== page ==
FTC Taps Data Privacy, Security Experts For Top Posts

Amid high-profile scandals over government spying and concerns about the security of individuals’ data, the Federal Trade Commission (FTC) appointed experts in privacy and data security to two senior positions this week.

Latanya Sweeney FTC
Latanya Sweeney of Harvard was appointed as Chief Technologist at the FTC. Sweeney is an expert on data privacy. (Image courtesy of Harvard University.)

 

FTC Chairwoman Edith Ramirez on Monday announced the appointments of Latanya Sweeney as the agency’s Chief Technologist and Andrea Matwyshyn as a Senior Policy Advisor on privacy and data security issues. The appointments bring expertise in data privacy into the FTC’s senior ranks, as the agency wrestles with the implications of headlong expansion of Internet connected device, sometimes referred to as the “Internet of Things.”

Sweeney is a professor of government and technology at Harvard University and the founder and director of Harvard’s data privacy lab. A Ph.D in computer science with degrees from Harvard and MIT, her research has focused on the de-identification of data, developing privacy technologies, and the protection of health information, according to the FTC. At FTC, she will advise the agency on evolving technology and policy issues.

Dr. Matwyshyn’s background is in the law, and she holds a Ph.D in human development in social policy, with research that focuses on technology and innovation, data security, consumer privacy, and technology entrepreneurship.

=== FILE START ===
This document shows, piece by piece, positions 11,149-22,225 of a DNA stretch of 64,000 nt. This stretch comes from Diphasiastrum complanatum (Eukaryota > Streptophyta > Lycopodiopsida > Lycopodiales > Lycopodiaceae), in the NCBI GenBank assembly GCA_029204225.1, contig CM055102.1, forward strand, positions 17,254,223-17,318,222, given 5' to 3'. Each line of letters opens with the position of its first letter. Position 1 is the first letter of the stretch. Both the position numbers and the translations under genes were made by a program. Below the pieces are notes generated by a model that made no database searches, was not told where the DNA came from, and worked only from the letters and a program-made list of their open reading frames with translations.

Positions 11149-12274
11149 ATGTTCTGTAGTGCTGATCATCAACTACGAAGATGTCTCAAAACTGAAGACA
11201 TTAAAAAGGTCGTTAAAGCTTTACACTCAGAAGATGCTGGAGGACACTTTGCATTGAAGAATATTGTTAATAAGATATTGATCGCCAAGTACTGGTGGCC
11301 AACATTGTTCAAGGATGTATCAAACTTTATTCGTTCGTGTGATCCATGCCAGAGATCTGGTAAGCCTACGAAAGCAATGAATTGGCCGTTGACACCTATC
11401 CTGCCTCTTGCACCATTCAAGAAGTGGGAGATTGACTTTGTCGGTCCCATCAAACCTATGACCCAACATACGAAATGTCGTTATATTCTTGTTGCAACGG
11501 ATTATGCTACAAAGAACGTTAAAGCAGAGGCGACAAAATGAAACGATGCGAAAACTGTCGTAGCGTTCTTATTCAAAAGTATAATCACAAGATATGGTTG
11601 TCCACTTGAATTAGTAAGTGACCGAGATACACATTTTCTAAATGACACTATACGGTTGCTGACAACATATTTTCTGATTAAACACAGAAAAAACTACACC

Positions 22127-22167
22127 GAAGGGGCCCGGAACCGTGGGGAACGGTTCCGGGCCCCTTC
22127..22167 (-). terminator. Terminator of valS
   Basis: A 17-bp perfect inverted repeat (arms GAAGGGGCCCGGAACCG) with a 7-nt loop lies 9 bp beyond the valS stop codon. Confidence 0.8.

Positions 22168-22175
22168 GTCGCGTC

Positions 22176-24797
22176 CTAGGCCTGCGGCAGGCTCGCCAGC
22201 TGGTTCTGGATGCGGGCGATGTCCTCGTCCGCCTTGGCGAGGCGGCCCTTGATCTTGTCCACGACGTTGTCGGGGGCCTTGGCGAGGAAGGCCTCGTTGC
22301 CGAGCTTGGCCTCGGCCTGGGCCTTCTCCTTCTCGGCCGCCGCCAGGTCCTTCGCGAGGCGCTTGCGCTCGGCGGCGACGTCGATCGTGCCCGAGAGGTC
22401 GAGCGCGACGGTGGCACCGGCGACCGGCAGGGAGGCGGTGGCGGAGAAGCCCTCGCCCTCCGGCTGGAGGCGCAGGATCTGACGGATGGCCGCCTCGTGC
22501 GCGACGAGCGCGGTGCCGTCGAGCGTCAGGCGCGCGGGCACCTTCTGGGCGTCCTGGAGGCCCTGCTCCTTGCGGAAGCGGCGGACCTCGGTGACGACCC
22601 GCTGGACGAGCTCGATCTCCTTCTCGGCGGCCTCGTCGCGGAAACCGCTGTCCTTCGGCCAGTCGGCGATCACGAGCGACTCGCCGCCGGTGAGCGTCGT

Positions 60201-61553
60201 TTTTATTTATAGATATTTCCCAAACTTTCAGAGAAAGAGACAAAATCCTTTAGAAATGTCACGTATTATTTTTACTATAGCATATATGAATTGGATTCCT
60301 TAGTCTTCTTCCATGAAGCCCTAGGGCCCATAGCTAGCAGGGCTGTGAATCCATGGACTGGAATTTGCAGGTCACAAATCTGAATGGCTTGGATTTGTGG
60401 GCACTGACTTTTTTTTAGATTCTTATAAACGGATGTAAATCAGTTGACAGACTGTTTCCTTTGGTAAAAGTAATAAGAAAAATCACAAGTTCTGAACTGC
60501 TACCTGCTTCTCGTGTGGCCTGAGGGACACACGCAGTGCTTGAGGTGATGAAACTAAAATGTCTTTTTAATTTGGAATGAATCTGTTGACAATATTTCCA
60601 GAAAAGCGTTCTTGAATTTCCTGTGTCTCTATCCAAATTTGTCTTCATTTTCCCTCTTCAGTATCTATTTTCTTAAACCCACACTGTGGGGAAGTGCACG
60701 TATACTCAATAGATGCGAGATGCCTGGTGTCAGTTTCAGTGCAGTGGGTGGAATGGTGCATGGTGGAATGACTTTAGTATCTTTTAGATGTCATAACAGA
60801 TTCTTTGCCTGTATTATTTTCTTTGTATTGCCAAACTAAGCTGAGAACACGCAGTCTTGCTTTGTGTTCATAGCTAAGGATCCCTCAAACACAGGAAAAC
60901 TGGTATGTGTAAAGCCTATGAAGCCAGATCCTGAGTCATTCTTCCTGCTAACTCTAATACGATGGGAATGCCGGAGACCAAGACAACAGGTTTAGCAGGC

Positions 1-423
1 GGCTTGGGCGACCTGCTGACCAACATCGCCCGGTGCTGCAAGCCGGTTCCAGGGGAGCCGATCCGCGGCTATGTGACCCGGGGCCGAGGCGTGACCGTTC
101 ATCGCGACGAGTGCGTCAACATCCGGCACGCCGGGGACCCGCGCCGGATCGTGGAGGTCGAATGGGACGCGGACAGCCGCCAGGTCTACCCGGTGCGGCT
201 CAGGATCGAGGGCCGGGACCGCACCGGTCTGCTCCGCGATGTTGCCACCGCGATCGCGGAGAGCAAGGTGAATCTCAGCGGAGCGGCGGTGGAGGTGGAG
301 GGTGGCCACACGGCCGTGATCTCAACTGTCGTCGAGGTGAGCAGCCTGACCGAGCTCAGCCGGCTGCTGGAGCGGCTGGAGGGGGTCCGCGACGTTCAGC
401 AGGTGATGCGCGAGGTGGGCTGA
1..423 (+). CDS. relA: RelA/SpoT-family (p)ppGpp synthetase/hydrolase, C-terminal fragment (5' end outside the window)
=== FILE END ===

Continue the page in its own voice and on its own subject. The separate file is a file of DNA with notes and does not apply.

She will join the FTC’s Office of Policy Planning as a Senior Policy Advisor in December; she will advise the agency on privacy and data security policy issues.

The two will bolster the FTC’s work on consumer privacy and data security issues.“Technology issues are increasingly central to the FTC’s work, ” FTC Chairwoman Ramirez said in a published statement.

The announcements came a day before an FTC workshop on privacy and the “Internet of Things,” which brought together academic, government and private sector experts to Washington D.C. to talk about the security and privacy implications of IoT technology.

The Commission has taken the point for the U.S. government in addressing problems with IoT devices. In recent months, for example, the FTC has published guidance for consumers and businesses to improve the security and privacy protections of their products. The FTC in September announced a settlement with TRENDNet, the maker of IP-enabled home surveillance cameras that was found to have sold insecure products and misled consumers about the security of the devices.

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